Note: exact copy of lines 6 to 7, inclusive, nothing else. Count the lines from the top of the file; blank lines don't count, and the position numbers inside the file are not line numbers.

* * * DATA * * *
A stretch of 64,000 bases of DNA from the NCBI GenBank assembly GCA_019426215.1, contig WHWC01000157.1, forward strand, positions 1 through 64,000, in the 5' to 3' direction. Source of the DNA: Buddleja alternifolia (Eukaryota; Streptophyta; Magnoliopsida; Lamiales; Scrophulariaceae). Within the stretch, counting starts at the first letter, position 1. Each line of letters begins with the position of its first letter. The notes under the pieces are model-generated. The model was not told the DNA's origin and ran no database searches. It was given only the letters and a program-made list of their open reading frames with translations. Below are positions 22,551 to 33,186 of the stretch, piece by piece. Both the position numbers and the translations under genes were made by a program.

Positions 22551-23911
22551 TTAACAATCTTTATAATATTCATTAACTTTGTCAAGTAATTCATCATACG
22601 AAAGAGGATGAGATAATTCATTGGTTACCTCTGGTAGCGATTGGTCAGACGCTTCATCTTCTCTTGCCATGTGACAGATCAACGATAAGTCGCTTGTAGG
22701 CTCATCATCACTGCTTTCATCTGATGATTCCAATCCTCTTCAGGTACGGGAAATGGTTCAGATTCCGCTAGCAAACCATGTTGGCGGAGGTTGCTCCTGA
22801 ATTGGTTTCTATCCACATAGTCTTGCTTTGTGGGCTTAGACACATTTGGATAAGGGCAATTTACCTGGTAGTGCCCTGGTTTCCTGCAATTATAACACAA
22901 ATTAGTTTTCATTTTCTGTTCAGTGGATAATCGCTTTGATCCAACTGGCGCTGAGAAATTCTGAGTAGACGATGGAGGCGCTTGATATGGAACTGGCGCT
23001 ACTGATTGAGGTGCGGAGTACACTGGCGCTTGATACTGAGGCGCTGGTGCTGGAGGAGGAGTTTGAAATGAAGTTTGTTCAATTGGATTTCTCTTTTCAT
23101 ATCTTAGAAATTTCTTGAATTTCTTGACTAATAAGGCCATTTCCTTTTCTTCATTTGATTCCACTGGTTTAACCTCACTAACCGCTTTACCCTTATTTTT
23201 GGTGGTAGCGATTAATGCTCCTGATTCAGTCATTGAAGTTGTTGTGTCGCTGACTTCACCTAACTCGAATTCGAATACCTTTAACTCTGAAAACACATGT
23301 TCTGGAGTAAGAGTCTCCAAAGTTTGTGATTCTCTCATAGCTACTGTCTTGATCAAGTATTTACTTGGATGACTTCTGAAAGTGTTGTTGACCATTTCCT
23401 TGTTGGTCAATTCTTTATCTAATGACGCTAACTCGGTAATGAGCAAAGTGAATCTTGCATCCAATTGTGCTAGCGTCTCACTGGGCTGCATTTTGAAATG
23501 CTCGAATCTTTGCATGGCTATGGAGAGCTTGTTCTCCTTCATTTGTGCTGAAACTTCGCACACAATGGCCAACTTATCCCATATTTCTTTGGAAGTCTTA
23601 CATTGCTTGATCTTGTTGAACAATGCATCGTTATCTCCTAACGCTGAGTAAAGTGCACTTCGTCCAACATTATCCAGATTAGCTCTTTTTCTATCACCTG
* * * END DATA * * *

22801 ATTGGTTTCTATCCACATAGTCTTGCTTTGTGGGCTTAGACACATTTGGATAAGGGCAATTTACCTGGTAGTGCCCTGGTTTCCTGCAATTATAACACAA
22901 ATTAGTTTTCATTTTCTGTTCAGTGGATAATCGCTTTGATCCAACTGGCGCTGAGAAATTCTGAGTAGACGATGGAGGCGCTTGATATGGAACTGGCGCT